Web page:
The success of a human spaceflight critically depends on the interaction between the crewmembers and the mission controllers. The ability of both the crew and the controllers to be alert and to maintain high levels of cognitive function while operating and/or monitoring complex, technical equipment is essential. Optimal human health, performance, and safety during spaceflight operations requires sufficient sleep and synchrony between the circadian pacemaker—which regulates the timing of sleep, endocrine function, alertness, and performance—and the timing of the imposed sleep-wake schedule.
Flight mission controllers often work extended duration shifts, rotating shifts, including nights shifts. Such schedules instigate significant acute and chronic sleep deprivation and consequently fatigue. Although the effects are often unrecognized, both the acute and chronic lack of sleep substantially degrades a federal air marshal’s ability to react and think quickly, to make good decisions, and to recognize when fatigue is impairing his or her own performance and safety. Further, both acute and chronic sleep deprivation adversely affects personal health, increasing the risk of gastrointestinal and heart disease, impairing glucose metabolism and immune function, and substantially increasing the risk of injury due to motor vehicle crashes. In addition, it is likely that a significant proportion of mission controllers suffer from undiagnosed sleep disorders which will further impair their sleep and exacerbate fatigue. The deleterious effects of fatigue are readily observed in a wide range of safety-sensitive professions, including law enforcement officers, and include increased risk of self-injury, higher rates of fatigue-related motor vehicle accidents, and greater incidence of serious errors.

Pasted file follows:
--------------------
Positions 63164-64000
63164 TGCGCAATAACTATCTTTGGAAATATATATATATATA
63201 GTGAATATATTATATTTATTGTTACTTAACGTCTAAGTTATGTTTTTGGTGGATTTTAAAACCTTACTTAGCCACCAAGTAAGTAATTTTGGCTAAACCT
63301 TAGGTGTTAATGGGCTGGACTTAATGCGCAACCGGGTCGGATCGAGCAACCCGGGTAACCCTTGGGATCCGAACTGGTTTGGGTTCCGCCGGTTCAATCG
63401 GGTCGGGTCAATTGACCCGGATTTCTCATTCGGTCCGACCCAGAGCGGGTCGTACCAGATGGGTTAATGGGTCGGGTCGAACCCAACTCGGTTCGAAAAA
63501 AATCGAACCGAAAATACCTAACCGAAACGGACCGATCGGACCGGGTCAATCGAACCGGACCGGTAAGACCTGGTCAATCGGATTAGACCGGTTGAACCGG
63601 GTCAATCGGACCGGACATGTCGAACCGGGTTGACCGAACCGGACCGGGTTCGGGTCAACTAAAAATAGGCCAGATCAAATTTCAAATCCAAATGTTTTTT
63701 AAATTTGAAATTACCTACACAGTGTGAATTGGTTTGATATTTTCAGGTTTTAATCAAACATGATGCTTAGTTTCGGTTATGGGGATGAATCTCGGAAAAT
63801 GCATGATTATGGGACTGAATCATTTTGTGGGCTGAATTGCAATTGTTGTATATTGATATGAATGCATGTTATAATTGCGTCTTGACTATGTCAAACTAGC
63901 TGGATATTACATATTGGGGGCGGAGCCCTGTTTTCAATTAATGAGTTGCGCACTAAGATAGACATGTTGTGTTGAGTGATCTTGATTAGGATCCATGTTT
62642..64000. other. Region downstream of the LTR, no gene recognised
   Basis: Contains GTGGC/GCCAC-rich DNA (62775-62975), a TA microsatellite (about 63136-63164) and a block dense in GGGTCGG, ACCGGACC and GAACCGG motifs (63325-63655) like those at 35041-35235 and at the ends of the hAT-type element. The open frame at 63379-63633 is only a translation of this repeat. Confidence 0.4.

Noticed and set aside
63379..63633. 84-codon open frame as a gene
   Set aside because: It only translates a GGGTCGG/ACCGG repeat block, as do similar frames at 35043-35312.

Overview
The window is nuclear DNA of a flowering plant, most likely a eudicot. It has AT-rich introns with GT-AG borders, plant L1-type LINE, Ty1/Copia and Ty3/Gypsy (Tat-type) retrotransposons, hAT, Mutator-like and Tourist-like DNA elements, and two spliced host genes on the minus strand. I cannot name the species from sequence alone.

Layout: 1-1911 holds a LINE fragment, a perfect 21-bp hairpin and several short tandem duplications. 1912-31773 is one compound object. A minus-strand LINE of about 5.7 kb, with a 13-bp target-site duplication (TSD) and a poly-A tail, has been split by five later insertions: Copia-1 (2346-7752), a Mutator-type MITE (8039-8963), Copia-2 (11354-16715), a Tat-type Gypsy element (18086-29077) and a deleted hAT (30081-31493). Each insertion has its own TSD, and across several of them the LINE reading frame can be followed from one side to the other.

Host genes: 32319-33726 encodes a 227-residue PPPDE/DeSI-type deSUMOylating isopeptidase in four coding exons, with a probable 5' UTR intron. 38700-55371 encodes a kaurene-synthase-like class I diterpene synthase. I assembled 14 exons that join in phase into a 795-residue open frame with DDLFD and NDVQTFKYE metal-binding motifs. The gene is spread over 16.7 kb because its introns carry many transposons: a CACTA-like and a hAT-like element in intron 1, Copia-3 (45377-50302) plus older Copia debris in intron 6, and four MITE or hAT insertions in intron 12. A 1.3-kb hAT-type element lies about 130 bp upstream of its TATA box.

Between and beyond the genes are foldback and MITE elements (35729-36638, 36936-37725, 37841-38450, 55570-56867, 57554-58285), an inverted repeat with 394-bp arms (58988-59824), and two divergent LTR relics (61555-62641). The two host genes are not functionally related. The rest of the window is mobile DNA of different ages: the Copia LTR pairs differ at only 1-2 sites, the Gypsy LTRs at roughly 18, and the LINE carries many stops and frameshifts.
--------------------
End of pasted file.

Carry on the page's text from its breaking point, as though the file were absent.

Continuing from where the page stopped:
We propose to implement a Comprehensive Police Fatigue Management Program for the flight mission controllers program. The goals of this program are to reduce the adverse consequences of fatigue on the mission controllers’ alertness, performance, health, and safety. The overall goals of our team include developing an online education training program and an efficient sleep disorders screening, evaluating the acceptability, feasibility, and efficacy of a shorter wavelength photic countermeasure during operational night shifts and suggesting work-hour policies and guidelines, which can be implemented to improve the alertness, performance, health, and safety of mission controllers.